2.3 Contractor's Help Securing Ownership. In the future, the Client may need the Contractor's help to show that the Client owns the work product or to complete the transfer. The Contractor agrees to help with that. For example, the Contractor may have to sign a patent application. The Client will pay any required expenses for this. If the Client can’t find the Contractor, the Contractor agrees that the Client can act on the Contractor's behalf to accomplish the same thing. The following language gives the Client that right: if the Client can’t find the Contractor after spending reasonable effort trying to do so, the Contractor hereby irrevocably designates and appoints the Client as the Contractor's agent and attorney-in-fact, which appointment is coupled with an interest, to act for the Contractor and on the Contractor's behalf to execute, verify, and file the required documents and to take any other legal action to accomplish the purposes of paragraph 2.1 (Client Owns All Work Product).

2.4 Contractor's IP That Is Not Work Product. During the course of this project, the Contractor might use intellectual property that the Contractor owns or has licensed from a third party, but that does not qualify as “work product.” This is called “background IP.” Possible examples of background IP are pre-existing code, type fonts, properly-licensed stock photos, and web application tools. The Contractor is not giving the Client this background IP. But, as part of the Contract, the Contractor is giving the Client a right to use and license (with the right to sublicense) the background IP to develop, market, sell, and support the Client’s products and services. The Client may use this background IP worldwide and free of charge, but it cannot transfer its rights to the background IP (except as allowed in Section 11.1 (Assignment)). The Client cannot sell or license the background IP separately from its products or services. The Contractor cannot take back this grant, and this grant does not end when the Contract is over.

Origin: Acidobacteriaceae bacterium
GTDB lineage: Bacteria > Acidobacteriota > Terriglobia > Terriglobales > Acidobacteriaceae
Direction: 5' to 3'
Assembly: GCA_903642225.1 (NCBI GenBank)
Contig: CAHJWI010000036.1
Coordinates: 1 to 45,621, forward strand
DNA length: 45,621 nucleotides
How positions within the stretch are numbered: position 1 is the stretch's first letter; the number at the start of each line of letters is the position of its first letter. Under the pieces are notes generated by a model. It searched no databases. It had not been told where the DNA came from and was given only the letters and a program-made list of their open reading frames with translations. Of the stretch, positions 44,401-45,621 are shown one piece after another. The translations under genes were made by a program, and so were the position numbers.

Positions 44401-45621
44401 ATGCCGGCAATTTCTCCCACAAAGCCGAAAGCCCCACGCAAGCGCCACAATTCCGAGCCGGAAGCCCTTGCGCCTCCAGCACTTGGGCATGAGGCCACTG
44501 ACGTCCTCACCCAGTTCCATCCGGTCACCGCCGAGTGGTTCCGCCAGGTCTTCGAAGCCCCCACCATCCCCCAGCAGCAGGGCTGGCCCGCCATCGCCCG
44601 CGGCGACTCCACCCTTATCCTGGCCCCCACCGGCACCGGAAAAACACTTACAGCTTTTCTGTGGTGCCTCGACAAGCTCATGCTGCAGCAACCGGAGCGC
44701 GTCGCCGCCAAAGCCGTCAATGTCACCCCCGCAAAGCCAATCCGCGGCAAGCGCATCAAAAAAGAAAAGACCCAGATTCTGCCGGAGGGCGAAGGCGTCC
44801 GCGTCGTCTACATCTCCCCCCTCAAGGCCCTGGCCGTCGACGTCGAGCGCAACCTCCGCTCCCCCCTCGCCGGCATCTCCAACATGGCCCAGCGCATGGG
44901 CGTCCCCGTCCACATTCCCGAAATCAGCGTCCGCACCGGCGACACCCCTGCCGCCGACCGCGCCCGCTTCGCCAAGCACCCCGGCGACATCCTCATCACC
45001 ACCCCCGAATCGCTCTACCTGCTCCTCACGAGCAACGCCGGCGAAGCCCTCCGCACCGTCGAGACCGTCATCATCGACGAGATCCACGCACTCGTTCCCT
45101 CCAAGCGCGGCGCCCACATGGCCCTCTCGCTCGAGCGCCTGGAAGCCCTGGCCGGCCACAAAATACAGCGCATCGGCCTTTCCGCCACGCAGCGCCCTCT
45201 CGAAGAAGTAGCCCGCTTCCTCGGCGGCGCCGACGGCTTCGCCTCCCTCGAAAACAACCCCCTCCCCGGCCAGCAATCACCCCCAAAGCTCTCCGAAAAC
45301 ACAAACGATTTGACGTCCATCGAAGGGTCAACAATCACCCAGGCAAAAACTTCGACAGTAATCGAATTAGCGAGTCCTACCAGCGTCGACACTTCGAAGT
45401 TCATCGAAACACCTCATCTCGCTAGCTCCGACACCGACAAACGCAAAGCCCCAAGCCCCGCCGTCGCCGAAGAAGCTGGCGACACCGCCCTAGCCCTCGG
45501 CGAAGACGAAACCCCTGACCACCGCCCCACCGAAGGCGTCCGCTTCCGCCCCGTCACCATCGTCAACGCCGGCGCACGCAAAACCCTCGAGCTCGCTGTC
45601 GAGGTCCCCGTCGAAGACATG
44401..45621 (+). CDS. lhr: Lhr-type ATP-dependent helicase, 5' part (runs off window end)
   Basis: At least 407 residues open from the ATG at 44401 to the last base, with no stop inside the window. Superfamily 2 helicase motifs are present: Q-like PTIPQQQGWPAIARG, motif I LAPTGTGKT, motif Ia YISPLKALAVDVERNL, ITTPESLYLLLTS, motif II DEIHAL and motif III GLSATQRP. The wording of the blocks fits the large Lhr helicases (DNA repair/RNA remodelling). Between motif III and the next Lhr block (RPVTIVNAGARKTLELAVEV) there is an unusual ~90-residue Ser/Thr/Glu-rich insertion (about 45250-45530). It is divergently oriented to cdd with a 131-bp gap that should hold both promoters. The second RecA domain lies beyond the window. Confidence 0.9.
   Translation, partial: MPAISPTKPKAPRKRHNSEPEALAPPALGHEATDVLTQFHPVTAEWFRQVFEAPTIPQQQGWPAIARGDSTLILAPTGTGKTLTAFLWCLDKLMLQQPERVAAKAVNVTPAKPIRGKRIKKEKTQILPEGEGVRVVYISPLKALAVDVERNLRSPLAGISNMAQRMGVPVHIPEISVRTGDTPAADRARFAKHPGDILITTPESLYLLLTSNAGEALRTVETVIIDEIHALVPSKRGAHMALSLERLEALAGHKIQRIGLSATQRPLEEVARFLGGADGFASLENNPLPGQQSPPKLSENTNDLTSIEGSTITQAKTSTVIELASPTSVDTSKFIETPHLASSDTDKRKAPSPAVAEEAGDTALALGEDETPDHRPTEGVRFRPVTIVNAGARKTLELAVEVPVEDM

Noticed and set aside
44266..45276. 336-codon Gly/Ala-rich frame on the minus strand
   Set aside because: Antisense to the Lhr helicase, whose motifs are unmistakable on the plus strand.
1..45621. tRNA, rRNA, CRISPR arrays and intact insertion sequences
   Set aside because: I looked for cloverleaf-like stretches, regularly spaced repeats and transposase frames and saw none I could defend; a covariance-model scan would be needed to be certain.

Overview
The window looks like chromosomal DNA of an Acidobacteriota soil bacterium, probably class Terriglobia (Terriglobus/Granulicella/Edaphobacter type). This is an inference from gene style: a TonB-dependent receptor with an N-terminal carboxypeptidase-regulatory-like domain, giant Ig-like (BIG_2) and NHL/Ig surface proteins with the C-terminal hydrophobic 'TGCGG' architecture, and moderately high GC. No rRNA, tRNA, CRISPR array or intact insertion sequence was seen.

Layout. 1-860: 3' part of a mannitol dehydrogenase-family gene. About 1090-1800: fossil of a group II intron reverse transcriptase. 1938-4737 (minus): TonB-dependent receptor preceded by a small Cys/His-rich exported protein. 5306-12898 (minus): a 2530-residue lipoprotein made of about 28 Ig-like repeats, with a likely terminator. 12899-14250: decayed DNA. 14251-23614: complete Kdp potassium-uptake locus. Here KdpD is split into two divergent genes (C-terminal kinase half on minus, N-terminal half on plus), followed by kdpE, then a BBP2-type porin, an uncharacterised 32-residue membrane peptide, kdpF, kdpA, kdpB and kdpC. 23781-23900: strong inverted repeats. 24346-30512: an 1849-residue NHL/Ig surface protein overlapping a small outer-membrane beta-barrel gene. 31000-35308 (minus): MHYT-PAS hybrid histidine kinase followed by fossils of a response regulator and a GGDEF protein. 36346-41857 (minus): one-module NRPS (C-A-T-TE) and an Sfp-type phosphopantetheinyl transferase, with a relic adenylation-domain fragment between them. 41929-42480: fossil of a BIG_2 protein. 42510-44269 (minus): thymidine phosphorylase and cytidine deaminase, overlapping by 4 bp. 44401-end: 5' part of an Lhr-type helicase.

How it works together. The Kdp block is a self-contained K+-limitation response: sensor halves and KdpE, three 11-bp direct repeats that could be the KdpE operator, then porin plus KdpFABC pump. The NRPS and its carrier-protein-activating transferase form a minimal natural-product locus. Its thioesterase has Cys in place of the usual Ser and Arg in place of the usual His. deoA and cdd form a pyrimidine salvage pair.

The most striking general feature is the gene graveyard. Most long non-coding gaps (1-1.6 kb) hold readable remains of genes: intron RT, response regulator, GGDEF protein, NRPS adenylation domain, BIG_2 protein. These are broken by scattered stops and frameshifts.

2.5 Contractor's Right To Use Client IP. The Contractor may need to use the Client’s intellectual property to do its job. For example, if the Client is hiring the Contractor to build a website, the Contractor may have to use the Client’s logo. The Client agrees to let the Contractor use the Client’s intellectual property and other intellectual property that the Client controls to the extent reasonably necessary to do the Contractor's job. Beyond that, the Client is not giving the Contractor any intellectual property rights, unless specifically stated otherwise in this Contract.


The Contractor won’t work for a competitor of the Client until this Contract ends. To avoid confusion, a competitor is any third party that develops, manufactures, promotes, sells, licenses, distributes, or provides products or services that are substantially similar to the Client’s products or services. A competitor is also a third party that plans to do any of those things. The one exception to this restriction is if the Contractor asks for permission beforehand and the Client agrees to it in writing. If the Contractor uses employees or subcontractors, the Contractor must make sure they follow the obligations in this paragraph, as well.